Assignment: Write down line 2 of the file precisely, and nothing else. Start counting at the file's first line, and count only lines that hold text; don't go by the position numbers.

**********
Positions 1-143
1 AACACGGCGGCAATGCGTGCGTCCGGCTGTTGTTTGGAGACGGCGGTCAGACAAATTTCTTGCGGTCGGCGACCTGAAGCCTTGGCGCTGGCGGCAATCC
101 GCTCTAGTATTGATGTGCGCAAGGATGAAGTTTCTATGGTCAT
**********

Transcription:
1 AACACGGCGGCAATGCGTGCGTCCGGCTGTTGTTTGGAGACGGCGGTCAGACAAATTTCTTGCGGTCGGCGACCTGAAGCCTTGGCGCTGGCGGCAATCC